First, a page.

Our data confirm that both iron and manganese play active roles in modulating motor function. Contrary to our speculation that manganese might exacerbate functional losses due to iron deficiency, our study suggests iron-responsive olfactory manganese uptake confers a beneficial response to low iron status. Along similar lines, the protective nature of manganese associated with iron homeostasis and oxidative stress defense recently has emerged for bacteria [38] and yeast [39]. The pathways responsible for iron-responsive olfactory uptake of manganese and the metal's impact on dopaminergic function warrant further exploration as a possible course of therapeutic intervention for conditions wherein iron deficiency promotes functional deficits (e.g., restless legs syndrome) or loss of dopaminergic function impacts motor coordination and control (e.g., Parkinson's disease).

Materials and Methods

Ethics statement

This study was performed in strict accordance with the recommendations in the Guide for the Care and Use of Laboratory Animals of the National Institutes of Health. The protocol was approved by the Harvard Medical Area Animal Care and Use Committee (Animal Experimentation Protocol AEP #03769).

Animals and diets

Weanling Sprague-Dawley rats (Taconic) were fed either control chow (220 mg iron/kg, PicoLab 5053, PharmaServ) or iron-deficient diet (5 mg/kg, TD99397, Harlan Teklad) for 4 weeks to establish control and iron-deficient cohorts [1], [16]. Both groups were fed ad libitum for MRI studies of brain manganese distribution. Iron-deficient rats were fed ad libitum for behavioral and neurotransmitter analyses while control rats were pair-fed to match body weight for these experiments. Rats were intranasally instilled with MnCl2 (Sigma-Aldrich) into the right nostril with thin gel loading tips under isoflurane anesthesia. Distilled water (vehicle) was used as an instillation control. Two dosing regimens (1 and 3 weeks) were studied: 6-wk-old rats were instilled with 10 mg MnCl2/kg three times at days 1, 4, and 6 (a total of 30 mg/kg), whereas, for three-week treatment, 4-wk-old rats were instilled with 10 mg MnCl2/kg twice weekly at days 1, 5, 8, 12, 15, and 19 (a total of 60 mg/kg). This dose schedule permitted sufficient distribution of manganese to the brain but because iron homeostasis is influenced by circadian rhythm, we instilled manganese in the morning (every 2–3 days). Timing was limited to short duration exposure to severe iron deficiency. At the end of the study, rats were euthanized by isoflurane overdose followed by exsanguination for collection of blood, liver, and brain tissues to analyze iron status.

MR imaging and analysis

Anesthetized rats were placed in a 4.7T MR device and immediately imaged for 30–60 min to obtain multi-slice T1-weighted images covering entire brain in both axial and sagittal sections 1 mm thick (gapless). The echo time/repetition time used was 500/11 msec and the field of view was 3×3 cm2 yielding a resolution of 120 µm. Signal intensity was measured and normalized to background signal intensity using ImageJ software (NIH, version 1.44). The endogenous averaged signal intensity ratio values of vehicle-treated animals of the respective diet group were subtracted to determine signal due to instilled manganese uptake. The manganese signal intensity ratio was finally normalized to post-mortem brain weight. Manganese distribution in the brain including specific brain regions (e.g., prefrontal cortex, globus pallidus, etc), total brain tissue of each section (2-dimensional), and integration of whole brain sections (3-dimensional) was compared between control and iron-deficient rats.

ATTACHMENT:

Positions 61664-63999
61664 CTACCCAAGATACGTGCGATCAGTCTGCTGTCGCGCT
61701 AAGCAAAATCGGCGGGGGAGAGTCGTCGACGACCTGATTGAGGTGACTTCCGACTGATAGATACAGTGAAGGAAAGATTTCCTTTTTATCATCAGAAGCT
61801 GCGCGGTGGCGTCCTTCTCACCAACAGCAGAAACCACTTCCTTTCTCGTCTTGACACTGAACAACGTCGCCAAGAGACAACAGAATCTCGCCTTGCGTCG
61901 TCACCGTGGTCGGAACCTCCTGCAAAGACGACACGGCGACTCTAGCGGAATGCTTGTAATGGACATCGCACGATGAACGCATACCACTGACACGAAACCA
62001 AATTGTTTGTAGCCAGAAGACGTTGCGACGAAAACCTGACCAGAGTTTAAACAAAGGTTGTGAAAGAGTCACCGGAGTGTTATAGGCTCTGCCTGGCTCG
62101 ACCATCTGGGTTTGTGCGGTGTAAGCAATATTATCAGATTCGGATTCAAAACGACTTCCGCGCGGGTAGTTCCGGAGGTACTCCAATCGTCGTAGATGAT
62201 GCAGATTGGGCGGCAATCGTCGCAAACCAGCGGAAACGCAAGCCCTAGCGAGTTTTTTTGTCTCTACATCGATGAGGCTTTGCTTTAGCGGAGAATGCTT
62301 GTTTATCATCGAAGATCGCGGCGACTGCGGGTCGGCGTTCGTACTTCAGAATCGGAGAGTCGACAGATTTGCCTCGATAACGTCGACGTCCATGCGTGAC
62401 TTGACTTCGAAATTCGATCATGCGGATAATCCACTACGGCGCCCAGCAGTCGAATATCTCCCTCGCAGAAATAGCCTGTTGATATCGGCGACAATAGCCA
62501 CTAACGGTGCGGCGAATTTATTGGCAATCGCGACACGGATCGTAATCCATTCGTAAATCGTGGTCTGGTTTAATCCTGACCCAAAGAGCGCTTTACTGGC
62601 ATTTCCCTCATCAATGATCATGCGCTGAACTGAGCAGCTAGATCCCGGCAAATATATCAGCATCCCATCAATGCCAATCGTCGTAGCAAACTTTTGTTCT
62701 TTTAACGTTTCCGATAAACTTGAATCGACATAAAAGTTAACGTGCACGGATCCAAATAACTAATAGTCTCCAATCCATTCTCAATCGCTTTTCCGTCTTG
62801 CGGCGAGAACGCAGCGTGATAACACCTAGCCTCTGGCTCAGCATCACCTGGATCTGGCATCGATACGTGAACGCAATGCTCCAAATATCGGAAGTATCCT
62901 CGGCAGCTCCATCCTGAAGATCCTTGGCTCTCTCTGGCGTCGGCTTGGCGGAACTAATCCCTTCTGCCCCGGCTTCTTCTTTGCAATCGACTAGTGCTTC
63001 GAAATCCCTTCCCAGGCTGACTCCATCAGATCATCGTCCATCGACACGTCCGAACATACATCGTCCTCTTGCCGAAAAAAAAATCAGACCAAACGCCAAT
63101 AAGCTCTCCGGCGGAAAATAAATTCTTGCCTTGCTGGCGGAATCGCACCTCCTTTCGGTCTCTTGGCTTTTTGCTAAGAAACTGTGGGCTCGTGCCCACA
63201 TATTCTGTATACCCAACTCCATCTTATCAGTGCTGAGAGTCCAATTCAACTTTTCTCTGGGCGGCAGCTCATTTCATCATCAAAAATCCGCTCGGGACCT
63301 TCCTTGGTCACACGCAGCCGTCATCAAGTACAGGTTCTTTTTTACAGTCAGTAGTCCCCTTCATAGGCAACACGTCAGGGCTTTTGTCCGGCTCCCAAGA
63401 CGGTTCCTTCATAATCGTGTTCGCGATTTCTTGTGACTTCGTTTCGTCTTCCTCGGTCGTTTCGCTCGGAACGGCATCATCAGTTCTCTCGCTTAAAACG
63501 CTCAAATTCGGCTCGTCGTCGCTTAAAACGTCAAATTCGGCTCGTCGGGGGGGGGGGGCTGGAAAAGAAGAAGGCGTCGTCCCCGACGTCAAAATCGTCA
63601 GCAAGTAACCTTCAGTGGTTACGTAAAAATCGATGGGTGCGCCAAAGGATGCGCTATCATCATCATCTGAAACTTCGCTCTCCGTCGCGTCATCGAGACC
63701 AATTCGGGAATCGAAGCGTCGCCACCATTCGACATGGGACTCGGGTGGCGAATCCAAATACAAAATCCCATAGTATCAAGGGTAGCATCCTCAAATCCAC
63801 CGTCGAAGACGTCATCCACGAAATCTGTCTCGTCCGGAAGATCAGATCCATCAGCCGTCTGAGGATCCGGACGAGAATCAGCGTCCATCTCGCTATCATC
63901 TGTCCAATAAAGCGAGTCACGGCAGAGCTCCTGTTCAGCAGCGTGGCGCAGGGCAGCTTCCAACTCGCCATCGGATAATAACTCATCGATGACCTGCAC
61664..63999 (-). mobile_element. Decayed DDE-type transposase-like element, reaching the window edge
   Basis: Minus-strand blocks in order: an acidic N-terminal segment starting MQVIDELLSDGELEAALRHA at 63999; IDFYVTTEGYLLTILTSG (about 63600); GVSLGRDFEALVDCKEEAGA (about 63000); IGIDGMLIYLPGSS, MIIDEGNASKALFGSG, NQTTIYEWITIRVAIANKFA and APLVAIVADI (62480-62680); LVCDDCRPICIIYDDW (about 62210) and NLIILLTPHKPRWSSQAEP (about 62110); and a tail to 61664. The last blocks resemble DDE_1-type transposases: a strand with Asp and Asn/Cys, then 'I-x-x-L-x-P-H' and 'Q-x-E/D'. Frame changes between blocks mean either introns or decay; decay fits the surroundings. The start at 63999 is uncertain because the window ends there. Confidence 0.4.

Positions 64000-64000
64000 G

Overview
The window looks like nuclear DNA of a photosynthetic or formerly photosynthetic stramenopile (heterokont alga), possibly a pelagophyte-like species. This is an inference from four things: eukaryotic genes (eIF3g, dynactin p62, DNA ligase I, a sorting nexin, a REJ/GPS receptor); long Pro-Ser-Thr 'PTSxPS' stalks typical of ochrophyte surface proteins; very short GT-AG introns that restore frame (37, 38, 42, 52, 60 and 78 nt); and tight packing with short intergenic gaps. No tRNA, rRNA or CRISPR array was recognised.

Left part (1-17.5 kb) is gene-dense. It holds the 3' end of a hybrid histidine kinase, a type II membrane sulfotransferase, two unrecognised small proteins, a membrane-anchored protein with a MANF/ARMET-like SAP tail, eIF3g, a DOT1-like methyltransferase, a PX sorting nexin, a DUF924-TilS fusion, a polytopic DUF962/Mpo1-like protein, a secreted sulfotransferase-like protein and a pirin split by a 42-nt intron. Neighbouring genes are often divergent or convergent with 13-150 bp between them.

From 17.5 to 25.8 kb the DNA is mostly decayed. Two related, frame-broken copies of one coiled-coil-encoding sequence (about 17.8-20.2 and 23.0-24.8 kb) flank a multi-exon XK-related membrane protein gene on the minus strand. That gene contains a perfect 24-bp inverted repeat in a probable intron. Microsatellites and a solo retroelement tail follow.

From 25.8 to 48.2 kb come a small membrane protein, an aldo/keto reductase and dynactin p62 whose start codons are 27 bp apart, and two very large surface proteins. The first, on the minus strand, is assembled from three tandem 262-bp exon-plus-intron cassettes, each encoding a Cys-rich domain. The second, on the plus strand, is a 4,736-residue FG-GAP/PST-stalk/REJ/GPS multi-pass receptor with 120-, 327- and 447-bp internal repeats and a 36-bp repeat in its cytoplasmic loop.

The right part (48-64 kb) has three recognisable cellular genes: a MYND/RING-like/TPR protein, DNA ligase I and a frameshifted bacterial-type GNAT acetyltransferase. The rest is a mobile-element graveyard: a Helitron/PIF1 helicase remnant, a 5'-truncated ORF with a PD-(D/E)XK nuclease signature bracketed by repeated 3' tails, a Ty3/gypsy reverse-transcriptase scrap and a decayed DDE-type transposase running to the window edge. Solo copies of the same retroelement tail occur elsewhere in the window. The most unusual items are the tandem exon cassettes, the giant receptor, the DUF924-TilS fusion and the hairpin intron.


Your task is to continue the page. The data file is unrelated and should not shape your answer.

Rotarod test

Pair-fed rats (3–4 per group) instilled with water or 60 mg MnCl2/kg as described above were placed on a standard accelerating rotarod device (Harvard Apparatus). Following 3-day training sessions at fixed speeds, rats were tested twice on the rotarod with accelerating speeds from 4 to 40 rpm over 5-min (maximum time on bar) or until the animals fell off. Time on bar and speed attained on rotarod before falling were recorded, and the better score of the two trials was used for analysis.

Microdialysis

Rats (6 to 8 per group) were anesthetized with urethane (1 g/kg, i.p.) and placed in a stereotaxic apparatus (Stoelting). A mid-sagittal incision was made over the skull, and a small hole was drilled to allow for implantation of a guide cannula and a precalibrated 3-mm concentric microdialysis probe (CMA-12 Elite, CMA/Microdialysis) into the right striatum (Bregma: AP+0.7 mm, LR–2.8, DV–6.8). Following probe implantation, artificial cerebrospinal fluid (K+ 2.7 mM) was continuously perfused (2 µL/min) with an infusion pump (Harvard Apparatus) for 2 hrs to allow for stabilization of injury-mediated release of neurotransmitters, after which 4 baseline samples (20-min each) were collected to determine resting levels of dopamine. Samples were collected for an additional 60–80 min during perfusion of fluid containing 30 mM K+ or after subcutaneous injection of 1 mg/kg d-amphetamine to stimulate dopamine efflux. Microdialysates were mixed with 5 µL of 0.1 M acetic acid containing oxalic acid (1.0 mM) and L-cysteine (3.0 mM) to prevent oxidative degradation of monoamines [40] and stored at −80° until HPLC analysis. The area under the concentration-time curve (AUC) analysis was employed to determine d-amphetamine-induced dopamine release [41].

Analysis of dopamine in microdialysates